On this day…

No other posts on this day.

Aliens Eat London Commuters

rush hour

rush hour

I posted this picture over a Flickr tonight as it stunned me that I could walk onto a platform on the Northern Line at Charing Cross station and find it deserted. All the best movies had alien invaders clearing the streets while our lonesome hero wandered the empty streets and echoing buildings. It was very strange indeed and a great relief when somebody else made it to the platform and stood waiting the few minutes for the next train. I’ve spent the day in central London training some customers on our software products and so have been on my feet all day, talking. I find it quite hard to be engaging for six hours of so and do find it very disconcerting when I can see the participants interest wane. I imagine it’s a great relief for all that we make it to the end of the day. I was glad to head of for a meal with friends – which is why I was taking the train!

On this day…

2008: Sunset Crane
2003: Shifted Media

Please Don’t Shout On Late Trains

Earlier in the week, my fifteen-minute train journey was delayed due to over-running engineering works. Any regular traveller on the South West Trains suburban lines into London Waterloo station will be used to these delays after weekends or bank holidays. I know it to be so likely that I even plan for it and force myself out of bed and to the station a little earlier if I know there have been engineering works nearby.

As always some people are caught off guard by this or, perhaps, they use it as a cover for the fact they are running late. It’s amazing how many mobile ‘phone conversations announce that the caller will be late for the office/appointment/meeting due to how late the trains are when, in fact, there is no more than a ten minute delay (which when using London’s transport infrastructure you should be accounting for anyway).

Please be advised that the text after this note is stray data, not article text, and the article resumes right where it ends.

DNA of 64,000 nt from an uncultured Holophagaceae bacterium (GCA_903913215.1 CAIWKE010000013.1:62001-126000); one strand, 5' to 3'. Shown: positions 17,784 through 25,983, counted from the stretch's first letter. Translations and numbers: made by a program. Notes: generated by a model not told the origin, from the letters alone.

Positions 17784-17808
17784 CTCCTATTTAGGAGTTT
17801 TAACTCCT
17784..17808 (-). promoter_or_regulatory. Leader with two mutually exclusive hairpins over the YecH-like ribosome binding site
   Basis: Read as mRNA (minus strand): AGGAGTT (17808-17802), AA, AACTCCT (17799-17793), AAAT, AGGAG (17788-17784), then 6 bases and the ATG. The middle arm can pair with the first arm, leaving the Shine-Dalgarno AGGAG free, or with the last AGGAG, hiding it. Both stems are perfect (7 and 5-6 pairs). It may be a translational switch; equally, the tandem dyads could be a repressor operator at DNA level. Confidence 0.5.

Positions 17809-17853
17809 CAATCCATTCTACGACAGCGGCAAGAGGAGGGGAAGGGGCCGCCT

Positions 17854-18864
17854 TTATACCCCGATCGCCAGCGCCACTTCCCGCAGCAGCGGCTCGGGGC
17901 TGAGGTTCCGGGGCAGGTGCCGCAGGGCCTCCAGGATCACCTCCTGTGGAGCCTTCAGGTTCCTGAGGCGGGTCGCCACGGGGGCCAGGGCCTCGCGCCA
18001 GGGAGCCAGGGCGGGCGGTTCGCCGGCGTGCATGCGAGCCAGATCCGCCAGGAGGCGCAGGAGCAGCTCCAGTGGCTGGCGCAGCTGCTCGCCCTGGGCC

Earlier this week, however, there was a well-spoken gentleman in my carriage who insisted in calling – what appeared to be – most of his mobile ‘phone contact book to let them know just how late he was. He also said that Justin would have to take the meeting (if Justin ever reads this, the gentleman in question claimed to have confidence that you wouldn’t screw it up which I thought sounded good for you). All very well but I didn’t want to know it.

The conversation was irritaing and irritation is always enhanced when a train is later (even if you have planned for it because other’s have planned for it and civilised behaviour goes out the window). The conversation, however, was loud but each one was brief and to the point and without any pointless small-talk. The gentleman was efficient in his conversations and factual. He was, however, still irritaing.

So I started looking for items on irritation factors caused by mobile telephony only to find that Jakob Nielsen has a some research on ‘Why Mobile Phones are Annoying‘ which implies that, upon testing, conversations face-to-face at the same volume are less irritaing that the equivalent mobile conversation. The research suggests,

Designing phones that encourage users to speak softly will reduce their impact on other people. For example, more sensitive microphones and improved quality on incoming audio will make most users less inclined to shout. [source]

Let’s hope Nokia et al. are listening.

On this day…

2004: Please Don't Shout On Late Trains